Development of wet rot disease of Amaranthus cruentus L. caused by Choanephora cucurbitarum (Berk. and Rav.) Thax. in response to phytochemical treatments and inoculation methodsAwurum A. N. and Uchegbu P. C.
Advancement in Medicinal Plant Research
Published: August 15 2013
Volume 1, Issue 3
The development of the wet rot disease of Amaranthus cruentus L. caused by Choanephora cucurbitarum (Berk. and Rav.) Thax. in response to treatment of the crop with leaf extracts of Dennettia tripetala (Baker f.), Spondias mombin, Bryophyllum pinnatum (Lam.) Oken, and methods of inoculation of the organism, were evaluated in the greenhouse of the Department of Plant Health Management of Michael Okpara University of Agriculture, Umudike. The experiment was a 3 × 5 factorial in a Completely Randomized Design (CRD) replicated five times. The treatment comprised three methods of inoculation: un-inoculated seeds, inoculated seeds and inoculated plants at six weeks after planting and fungicide products. The fungicides were Benomyl (a synthetic fungicide, plant extracts) and untreated control using sterile water. The results indicated that the highest infection rate of the disease was obtained in the first six weeks of inoculation of the organism, with plants in the control pots having the highest disease severity (9.8). Among the plant extracts used, extracts of D. tripetala gave the best control with a severity of 5.8. Plants in pots where the seeds where inoculated with C. cucurbitarum and those in pots of un-inoculated seeds had less damage, performed better and produced higher dry matter yield than plants in pots where the seedlings were inoculated with the pathogen. There was a significant (P < 0.05) difference in the growth and yield of plants treated with Benomyl and plant extracts, compared with those of the control.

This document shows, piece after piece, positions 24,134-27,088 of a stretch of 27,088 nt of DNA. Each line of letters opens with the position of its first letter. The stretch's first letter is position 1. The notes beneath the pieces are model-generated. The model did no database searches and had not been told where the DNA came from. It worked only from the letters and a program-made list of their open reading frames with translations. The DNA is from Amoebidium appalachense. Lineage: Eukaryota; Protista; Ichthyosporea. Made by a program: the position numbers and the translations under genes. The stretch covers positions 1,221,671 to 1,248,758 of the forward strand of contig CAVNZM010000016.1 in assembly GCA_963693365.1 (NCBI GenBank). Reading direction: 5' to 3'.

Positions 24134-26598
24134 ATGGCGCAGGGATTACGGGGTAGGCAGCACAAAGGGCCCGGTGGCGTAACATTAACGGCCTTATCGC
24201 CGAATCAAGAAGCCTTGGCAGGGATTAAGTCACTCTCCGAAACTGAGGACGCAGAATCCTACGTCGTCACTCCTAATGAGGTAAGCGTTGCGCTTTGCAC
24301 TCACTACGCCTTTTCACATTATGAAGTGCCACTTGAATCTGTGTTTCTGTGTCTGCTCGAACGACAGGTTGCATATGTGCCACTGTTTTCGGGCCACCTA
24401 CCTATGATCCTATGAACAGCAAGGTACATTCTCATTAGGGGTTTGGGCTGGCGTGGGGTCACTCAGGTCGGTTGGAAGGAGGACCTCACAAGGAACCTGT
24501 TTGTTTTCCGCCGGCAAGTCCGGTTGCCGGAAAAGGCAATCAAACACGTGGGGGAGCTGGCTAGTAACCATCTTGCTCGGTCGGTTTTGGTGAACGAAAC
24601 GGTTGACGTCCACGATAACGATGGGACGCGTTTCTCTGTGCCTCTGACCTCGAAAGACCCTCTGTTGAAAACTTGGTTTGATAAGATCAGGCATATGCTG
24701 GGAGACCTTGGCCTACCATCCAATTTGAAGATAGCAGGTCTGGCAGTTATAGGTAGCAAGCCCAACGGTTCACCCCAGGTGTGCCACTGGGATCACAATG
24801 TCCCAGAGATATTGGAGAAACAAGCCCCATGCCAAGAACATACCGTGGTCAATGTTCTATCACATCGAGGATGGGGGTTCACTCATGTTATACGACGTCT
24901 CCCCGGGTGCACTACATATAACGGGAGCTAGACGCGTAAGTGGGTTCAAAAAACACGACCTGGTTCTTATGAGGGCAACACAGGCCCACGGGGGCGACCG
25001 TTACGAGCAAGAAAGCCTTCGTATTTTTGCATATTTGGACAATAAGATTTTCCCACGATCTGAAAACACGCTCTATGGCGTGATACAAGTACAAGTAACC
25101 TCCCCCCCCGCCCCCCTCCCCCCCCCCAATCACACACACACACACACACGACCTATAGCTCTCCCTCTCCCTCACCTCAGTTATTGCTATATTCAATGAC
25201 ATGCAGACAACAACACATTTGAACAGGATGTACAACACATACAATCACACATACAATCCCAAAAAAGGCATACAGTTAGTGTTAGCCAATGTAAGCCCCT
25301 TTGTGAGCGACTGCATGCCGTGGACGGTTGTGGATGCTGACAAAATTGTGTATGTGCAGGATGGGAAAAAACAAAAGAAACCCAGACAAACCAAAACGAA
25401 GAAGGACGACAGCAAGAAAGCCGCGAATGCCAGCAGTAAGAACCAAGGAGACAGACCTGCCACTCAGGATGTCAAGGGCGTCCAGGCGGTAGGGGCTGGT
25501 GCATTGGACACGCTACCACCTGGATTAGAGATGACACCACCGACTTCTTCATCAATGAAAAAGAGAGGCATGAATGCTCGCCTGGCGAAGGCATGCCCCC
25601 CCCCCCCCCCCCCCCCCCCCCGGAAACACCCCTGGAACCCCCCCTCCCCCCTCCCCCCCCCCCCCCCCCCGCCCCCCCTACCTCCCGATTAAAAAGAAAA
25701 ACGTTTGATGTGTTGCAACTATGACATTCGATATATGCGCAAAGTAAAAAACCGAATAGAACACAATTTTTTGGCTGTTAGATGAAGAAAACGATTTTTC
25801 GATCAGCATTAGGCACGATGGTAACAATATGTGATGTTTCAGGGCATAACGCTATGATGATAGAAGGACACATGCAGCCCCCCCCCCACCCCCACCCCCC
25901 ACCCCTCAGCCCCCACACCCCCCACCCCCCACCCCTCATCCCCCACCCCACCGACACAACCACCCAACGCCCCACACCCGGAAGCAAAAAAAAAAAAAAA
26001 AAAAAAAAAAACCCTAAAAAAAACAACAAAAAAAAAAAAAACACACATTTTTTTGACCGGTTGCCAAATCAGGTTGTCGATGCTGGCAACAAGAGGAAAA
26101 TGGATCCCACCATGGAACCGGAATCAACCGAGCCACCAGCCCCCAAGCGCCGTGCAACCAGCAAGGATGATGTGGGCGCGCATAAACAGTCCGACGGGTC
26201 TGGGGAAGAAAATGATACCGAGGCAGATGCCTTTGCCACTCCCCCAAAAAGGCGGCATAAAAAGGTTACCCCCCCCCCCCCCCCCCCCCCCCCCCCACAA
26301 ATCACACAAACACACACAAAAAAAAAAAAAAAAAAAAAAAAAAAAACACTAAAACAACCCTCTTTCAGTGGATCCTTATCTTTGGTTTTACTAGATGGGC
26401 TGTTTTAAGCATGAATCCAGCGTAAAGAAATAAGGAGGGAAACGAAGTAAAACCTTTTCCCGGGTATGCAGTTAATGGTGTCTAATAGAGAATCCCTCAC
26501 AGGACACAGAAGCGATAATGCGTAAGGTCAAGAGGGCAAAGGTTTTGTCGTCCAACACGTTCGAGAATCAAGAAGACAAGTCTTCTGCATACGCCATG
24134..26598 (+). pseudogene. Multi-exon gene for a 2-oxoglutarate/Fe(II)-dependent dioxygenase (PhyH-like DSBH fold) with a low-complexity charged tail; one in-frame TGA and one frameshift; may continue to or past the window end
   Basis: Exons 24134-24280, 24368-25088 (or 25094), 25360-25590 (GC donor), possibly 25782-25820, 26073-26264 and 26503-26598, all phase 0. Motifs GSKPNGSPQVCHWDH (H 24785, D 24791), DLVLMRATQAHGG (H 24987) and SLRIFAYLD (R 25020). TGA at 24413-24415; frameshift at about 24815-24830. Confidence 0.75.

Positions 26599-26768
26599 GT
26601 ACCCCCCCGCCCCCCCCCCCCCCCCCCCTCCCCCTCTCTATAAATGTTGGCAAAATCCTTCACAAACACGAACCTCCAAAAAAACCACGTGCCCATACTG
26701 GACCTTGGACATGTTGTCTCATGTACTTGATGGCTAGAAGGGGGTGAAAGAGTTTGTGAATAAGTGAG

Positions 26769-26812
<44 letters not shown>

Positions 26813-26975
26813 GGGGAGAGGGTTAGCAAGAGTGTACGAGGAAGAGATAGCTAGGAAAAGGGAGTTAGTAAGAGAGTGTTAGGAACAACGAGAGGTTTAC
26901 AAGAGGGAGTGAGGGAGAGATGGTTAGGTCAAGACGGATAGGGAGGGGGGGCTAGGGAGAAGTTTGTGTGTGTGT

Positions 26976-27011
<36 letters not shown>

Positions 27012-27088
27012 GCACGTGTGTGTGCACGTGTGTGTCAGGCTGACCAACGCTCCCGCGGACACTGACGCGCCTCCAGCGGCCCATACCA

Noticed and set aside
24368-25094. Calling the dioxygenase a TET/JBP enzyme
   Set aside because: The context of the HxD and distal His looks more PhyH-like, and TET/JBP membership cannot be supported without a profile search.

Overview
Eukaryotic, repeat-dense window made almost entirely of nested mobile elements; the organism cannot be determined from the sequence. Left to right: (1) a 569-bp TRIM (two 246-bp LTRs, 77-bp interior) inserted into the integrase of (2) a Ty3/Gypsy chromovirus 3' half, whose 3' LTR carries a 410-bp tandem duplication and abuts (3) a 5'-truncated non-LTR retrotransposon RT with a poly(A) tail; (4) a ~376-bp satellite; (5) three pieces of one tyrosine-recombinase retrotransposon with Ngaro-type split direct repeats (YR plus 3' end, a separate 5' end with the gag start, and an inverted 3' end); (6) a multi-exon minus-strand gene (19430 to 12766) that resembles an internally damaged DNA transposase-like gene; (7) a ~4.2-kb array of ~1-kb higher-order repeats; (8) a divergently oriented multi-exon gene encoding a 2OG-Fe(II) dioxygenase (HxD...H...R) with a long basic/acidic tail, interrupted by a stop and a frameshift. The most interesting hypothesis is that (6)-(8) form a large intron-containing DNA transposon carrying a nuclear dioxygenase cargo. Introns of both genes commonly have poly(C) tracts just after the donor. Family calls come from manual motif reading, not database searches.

Keywords: Phytochemicals, Amaranthus cruentus, Choanephora cucurbitarum, severity score, incidence, disease.Full Text PDF